Augustana Observer

Augustana Observer

Augustana Observer

Community calls for inclusive education while navigating accommodations

In the midst of classes, exams and preparing for the transition to college, Delaney Walsh received her diagnosis of Stargardt’s disease during her junior year of high school. 

Stargardt’s is a genetic eye disease causing vision loss. Although other family members were previously diagnosed with the same disease, Walsh had already been late in her teenage years without any symptoms. With no current cure, Walsh was pushed into the sudden change of going from having her full vision to blindness in the center of her eye. 

Now a senior at Augustana, Walsh said that one of the largest hurdles coming into the college as a new student was having to seek out her own accommodations.

“One thing that the school pushed on students was to self advocate so you can do it in the real world, when in reality, there are so many steps put in place in the real world to help people who have a disability,” Walsh said. “Going through Augustana truly blind was a tough process.”

Walsh’s accommodations give her a space to complete tests away from classmates, where she can use her digital magnifier more conveniently.

“Sometimes I click it on and off to save the battery life, and it also has a flashlight on it, which can both be a distraction to others,” Walsh said. “But sometimes I’m also not comfortable using it. I’m thinking, “Oh my gosh, are they looking at me? Are they thinking things?”’

The rest of her accommodations are harder to enforce or keep consistent. 

Because Augustana tries to teach students how to search for their own accommodations, she must work out her own accommodation plans with each professor on an individual basis. While this has helped grow her confidence, Walsh said that it is difficult to approach each professor and expect them to know how to help her.

“A lot of my accommodations are ones where I just have to talk with my professor,” Walsh said. “And nine out of 10 times, they are very accommodating and willing to work with me, regardless of my accommodation letter, but I can’t say all. Most professors have kind of gone on their own path to helping me regardless of disability services.”

Without homogenous accommodations implemented into each classroom, the support that Walsh has received throughout Augustana has varied. 

Having to rely on professors instead of only Augustana’s disability services, there is an added expectation on professors to accommodate students, despite a lack of training or education on how to effectively help students.   

“I feel like professors are never given that opportunity to be educated on different disabilities, so their first line of education is the student,” Walsh said. “It’s a learning curve, whereas it should just be like an automatic “Yes, I know what you need.” The accommodation letters are still good because everyone has different needs and it gives proof that you have a disability. But just that baseline education is one of my first steps in changing things.”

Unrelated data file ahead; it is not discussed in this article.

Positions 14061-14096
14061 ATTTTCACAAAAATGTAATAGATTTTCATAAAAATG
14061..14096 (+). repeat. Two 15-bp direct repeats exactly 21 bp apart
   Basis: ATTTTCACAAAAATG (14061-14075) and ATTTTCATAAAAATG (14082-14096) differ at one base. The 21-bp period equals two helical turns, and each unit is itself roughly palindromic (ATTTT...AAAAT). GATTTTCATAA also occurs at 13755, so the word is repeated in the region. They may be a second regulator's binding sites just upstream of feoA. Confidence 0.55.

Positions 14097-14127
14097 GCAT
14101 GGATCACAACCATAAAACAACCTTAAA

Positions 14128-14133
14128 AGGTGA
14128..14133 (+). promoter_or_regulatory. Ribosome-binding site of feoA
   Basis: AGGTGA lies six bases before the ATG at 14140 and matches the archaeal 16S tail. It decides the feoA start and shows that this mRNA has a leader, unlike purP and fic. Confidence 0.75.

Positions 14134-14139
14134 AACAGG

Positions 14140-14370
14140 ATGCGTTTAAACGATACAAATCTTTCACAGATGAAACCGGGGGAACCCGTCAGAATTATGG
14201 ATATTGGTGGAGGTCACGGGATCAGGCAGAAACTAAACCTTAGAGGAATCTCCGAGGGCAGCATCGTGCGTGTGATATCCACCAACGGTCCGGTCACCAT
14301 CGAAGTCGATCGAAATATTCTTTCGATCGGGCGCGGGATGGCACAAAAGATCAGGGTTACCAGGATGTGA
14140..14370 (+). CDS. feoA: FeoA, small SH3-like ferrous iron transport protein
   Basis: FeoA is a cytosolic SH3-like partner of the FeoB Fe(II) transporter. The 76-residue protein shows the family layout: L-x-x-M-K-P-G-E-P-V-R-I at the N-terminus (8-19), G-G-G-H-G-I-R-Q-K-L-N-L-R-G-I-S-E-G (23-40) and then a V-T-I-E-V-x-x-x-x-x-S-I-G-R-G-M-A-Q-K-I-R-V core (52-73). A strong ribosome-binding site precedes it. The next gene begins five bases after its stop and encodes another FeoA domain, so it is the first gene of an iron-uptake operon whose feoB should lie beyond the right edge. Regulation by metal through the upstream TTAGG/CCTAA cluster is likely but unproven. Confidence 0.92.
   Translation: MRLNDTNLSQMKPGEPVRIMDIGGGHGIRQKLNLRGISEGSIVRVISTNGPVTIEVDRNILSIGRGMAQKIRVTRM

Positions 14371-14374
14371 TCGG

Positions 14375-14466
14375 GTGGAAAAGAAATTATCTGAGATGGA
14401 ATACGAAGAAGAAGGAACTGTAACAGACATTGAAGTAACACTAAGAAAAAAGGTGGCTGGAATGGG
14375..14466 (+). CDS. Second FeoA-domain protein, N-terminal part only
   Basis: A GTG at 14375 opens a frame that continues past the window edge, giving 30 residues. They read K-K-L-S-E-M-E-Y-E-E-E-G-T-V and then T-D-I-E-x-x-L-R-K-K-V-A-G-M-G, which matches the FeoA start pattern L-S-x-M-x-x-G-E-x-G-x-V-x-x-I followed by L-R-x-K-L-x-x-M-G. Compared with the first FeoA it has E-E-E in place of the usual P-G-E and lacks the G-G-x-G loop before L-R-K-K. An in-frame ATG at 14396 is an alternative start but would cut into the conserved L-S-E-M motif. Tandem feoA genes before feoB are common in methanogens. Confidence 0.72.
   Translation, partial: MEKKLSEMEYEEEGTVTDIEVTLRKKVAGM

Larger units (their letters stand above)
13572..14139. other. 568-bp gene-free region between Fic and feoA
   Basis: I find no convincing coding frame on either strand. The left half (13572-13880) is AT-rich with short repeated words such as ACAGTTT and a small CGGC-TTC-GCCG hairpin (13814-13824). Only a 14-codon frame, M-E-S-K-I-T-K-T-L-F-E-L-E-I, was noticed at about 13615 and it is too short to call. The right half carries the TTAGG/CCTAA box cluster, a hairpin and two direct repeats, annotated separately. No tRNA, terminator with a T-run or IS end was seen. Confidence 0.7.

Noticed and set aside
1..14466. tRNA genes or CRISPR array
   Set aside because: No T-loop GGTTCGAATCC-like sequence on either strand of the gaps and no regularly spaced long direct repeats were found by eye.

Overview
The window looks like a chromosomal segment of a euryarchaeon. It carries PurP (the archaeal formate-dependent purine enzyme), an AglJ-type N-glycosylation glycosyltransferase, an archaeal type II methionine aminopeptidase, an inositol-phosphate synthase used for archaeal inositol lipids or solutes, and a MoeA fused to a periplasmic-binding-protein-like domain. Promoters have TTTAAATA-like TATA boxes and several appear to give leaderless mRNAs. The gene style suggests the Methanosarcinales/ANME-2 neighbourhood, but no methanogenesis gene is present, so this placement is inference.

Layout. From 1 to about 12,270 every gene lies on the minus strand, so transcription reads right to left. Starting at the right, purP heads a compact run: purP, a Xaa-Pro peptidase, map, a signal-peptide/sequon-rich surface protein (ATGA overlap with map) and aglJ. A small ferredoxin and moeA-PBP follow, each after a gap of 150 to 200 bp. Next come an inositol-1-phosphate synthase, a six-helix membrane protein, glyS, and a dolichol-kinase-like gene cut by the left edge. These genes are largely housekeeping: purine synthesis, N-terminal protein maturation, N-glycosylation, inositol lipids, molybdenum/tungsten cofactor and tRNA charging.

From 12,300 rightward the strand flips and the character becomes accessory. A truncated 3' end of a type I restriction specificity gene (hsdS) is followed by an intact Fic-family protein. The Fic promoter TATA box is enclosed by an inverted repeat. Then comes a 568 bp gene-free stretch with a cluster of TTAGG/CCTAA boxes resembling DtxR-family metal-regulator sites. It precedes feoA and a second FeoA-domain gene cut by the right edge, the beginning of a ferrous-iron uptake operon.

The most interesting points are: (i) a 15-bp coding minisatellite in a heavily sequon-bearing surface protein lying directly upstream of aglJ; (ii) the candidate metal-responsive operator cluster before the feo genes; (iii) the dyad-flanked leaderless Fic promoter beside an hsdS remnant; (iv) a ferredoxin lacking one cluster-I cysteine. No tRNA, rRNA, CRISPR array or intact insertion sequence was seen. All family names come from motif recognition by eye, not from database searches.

When it comes to the future of accommodations for Augustana’s disability services, professor of communication sciences and disorders Catherine Webb suggests that schools start implementing “Universal Design for Learning (UDL)”.

UDL is an educational framework based on learning sciences that focuses on designing a more accessible learning style for all students, regardless of disability or background. 

“It comes from architectural theory, actually where they thought, maybe we should make things so that all people can access them. And they are thinking about buildings, which is also important,” Webb said. “But we’ve kind of adapted it for education in a way that we could set up our classes in the first place in a way that the largest number of people have access to so we don’t have to make special accommodations because it’s already a part of the way that we do things.”

UDL focuses on providing multiple means of engagement, representation and action and expression. Through these three principals, students are provided more options to individualize their education to fit their personal learning styles.

By implementing UDL, Webb hopes that inclusivity can be automatically implemented into schools for those who are often overlooked. Webb said that in her own classroom, she works to incorporate the ideas of UDL into her own curriculum.

“For example, I try to make sure that everything I share for students to read is screen reader friendly. Many people who are blind or have visual impairments use a screen reader in order to read the text for them,” Webb said. “But also people with ADHD, people with long commutes who don’t have the time to sit and read or people who’s first language is not English. The point of UDL is that there’s a whole lot of people who benefit from that one thing.”

Webb said that UDL would also implement a common expectation for classes across campus, giving professors a shared understanding of how to support students with different learning needs. 

For students like Walsh, Webb said this could help strengthen the understanding between professors and students while taking some of the weight off of students to coordinate accommodations across each class. 

Until a common foundation can be established across classrooms, Walsh said that educating faculty and students on disability awareness can help create a more accommodating campus. 

“We need to take conversations about disability as a positive because “disability” has always had such a negative connotation to it when in reality, many people we walk past have a disability or a hidden disability like mine,” Walsh said.

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